It is important to remember that some of these problems can be resolved by themselves with time, while others will need to be addressed by a professional.

It is often difficult to tell when something is upsetting a child or a teenager, but there are ways to tell when something is not right.

Around 1 in 8 children and teenagers have a behavior or emotional problem that requires some kind of helpThere are approximately 1 in 8 children and teenagers who have a behavior or emotional problem that requires some kind of help.

It is important to remember that some of these problems can be resolved by themselves with time, while others will need to be addressed by a professional.

It is often difficult to tell when something is upsetting a child or a teenager, but there are ways to tell when something is not right.

Some things to look out for:

  • Significant changes in behaviour

  • Ongoing difficulty sleeping
  • Withdrawing from social situations
  • Not wanting to do things they usually like
  • Self-harm or neglecting themselves
Struggling with something or having a mental health problem

Struggling with something or having a mental health problem does not make you a bad parent

Struggling with something or having a mental health problem

Struggling with something or having a mental health problem does not make you a bad parent

Looking after your own mental health

Taking care of a child or even a young person can be an overwhelming task at times. It’s important to look after your own mental wellbeing, as this helps you support yourself and the people you care about.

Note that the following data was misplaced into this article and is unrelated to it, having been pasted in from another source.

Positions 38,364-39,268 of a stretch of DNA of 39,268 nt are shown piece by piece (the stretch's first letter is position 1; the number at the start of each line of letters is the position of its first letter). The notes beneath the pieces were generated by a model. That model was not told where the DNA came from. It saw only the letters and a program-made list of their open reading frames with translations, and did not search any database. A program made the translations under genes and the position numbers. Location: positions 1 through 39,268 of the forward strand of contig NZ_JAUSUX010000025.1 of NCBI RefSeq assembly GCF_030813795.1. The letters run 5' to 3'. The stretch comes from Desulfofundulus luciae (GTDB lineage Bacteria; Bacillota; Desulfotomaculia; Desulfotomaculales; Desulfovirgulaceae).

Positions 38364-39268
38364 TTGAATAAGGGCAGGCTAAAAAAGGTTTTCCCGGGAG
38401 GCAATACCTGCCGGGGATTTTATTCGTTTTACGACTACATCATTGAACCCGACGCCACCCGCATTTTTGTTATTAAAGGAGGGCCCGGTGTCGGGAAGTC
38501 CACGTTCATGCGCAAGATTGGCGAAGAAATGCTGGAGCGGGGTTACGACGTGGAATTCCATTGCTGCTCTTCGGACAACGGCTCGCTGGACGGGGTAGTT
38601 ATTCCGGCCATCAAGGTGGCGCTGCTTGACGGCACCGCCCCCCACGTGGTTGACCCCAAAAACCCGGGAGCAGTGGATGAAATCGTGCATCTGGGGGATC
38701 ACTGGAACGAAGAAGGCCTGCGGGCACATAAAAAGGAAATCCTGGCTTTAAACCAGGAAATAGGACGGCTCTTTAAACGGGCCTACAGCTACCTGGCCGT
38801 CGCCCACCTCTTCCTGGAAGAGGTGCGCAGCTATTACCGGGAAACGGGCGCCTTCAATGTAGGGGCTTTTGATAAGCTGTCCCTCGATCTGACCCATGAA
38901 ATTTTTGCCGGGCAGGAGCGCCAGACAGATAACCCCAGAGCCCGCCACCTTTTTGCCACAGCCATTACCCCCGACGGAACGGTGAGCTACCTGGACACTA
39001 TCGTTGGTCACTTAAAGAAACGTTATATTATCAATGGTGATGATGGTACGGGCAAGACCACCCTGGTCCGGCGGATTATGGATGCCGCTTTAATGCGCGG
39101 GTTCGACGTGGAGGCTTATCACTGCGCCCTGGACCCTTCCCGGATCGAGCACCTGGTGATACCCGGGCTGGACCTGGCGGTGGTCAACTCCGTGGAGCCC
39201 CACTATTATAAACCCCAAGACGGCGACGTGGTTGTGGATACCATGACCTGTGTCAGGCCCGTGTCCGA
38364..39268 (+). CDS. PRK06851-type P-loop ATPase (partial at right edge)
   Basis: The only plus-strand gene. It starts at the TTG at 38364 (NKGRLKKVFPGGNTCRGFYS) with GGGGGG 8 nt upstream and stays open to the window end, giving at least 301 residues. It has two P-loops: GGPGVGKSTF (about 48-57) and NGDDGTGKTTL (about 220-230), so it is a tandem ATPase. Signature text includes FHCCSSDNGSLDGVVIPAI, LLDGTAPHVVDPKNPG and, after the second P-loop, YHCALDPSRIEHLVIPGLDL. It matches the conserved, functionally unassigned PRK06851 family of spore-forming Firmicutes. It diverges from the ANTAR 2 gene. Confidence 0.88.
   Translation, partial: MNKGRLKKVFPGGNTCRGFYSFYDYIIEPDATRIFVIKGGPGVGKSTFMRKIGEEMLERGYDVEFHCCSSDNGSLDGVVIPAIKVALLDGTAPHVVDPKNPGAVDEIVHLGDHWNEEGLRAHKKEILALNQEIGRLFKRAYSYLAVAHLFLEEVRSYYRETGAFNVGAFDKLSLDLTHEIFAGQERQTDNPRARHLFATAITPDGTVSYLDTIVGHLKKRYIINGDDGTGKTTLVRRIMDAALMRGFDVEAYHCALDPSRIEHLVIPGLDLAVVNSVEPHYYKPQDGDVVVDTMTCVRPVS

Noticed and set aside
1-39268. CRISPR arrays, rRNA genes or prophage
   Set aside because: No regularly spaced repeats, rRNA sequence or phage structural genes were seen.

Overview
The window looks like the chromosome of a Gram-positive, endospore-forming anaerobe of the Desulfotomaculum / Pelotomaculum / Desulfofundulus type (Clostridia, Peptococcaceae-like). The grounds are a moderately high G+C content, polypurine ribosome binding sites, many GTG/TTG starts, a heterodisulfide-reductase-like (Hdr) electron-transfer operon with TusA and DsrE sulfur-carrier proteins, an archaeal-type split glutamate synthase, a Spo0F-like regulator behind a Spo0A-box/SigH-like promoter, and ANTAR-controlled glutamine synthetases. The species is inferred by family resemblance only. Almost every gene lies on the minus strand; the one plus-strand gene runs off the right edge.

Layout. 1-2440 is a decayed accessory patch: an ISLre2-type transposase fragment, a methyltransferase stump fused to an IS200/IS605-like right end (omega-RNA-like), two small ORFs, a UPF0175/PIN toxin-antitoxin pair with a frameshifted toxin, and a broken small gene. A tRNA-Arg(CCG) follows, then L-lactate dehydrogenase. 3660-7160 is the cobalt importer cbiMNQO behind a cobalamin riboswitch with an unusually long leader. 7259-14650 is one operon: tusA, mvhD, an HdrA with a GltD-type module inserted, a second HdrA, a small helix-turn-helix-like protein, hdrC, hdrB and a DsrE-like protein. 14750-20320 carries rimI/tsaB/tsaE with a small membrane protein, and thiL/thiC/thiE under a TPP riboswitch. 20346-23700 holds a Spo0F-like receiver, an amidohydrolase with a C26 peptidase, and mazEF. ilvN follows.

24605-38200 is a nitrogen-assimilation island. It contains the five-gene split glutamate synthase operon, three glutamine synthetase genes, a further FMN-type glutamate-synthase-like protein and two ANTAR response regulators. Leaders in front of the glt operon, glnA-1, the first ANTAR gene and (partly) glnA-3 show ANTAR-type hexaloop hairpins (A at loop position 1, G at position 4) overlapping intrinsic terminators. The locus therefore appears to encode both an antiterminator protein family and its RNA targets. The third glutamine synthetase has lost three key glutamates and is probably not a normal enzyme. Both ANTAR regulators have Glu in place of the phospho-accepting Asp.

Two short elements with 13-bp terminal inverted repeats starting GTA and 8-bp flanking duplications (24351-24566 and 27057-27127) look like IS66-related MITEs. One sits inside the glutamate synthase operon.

Recognize the times when you feel overwhelmed or low, and acknowledge them.

Struggling with something or having a mental health problem does not make you a bad parent or a bad carer.

It’s OK to not be OK

It’s OK to not be OK

Is there someone you trust enough to tell how you’re feeling?

It is perfectly okay to feel worried, scared, or helpless during times of difficulty, and it isn’t something to be ashamed of.

Is there someone you trust enough to tell how you’re feeling, even though you might not want to?

Maybe someone, family, friends, or work colleagues could help or take a break for you? You may be surprised how many people will be willing to help you out.

You should never feel as though you are supposed to go through this on your own, because there’s lots of help out there.

It’s OK to not be OK

Is there someone you trust enough to tell how you’re feeling?

It is perfectly okay to feel worried, scared, or helpless during times of difficulty, and it isn’t something to be ashamed of.

Is there someone you trust enough to tell how you’re feeling, even though you might not want to?

Maybe someone, family, friends, or work colleagues could help or take a break for you? You may be surprised how many people will be willing to help you out.

You should never feel as though you are supposed to go through this on your own, because there’s lots of help out there.

“Be Well” Resources that may help

Below are a list of resources that may help you with any Mental Wellbeing problems.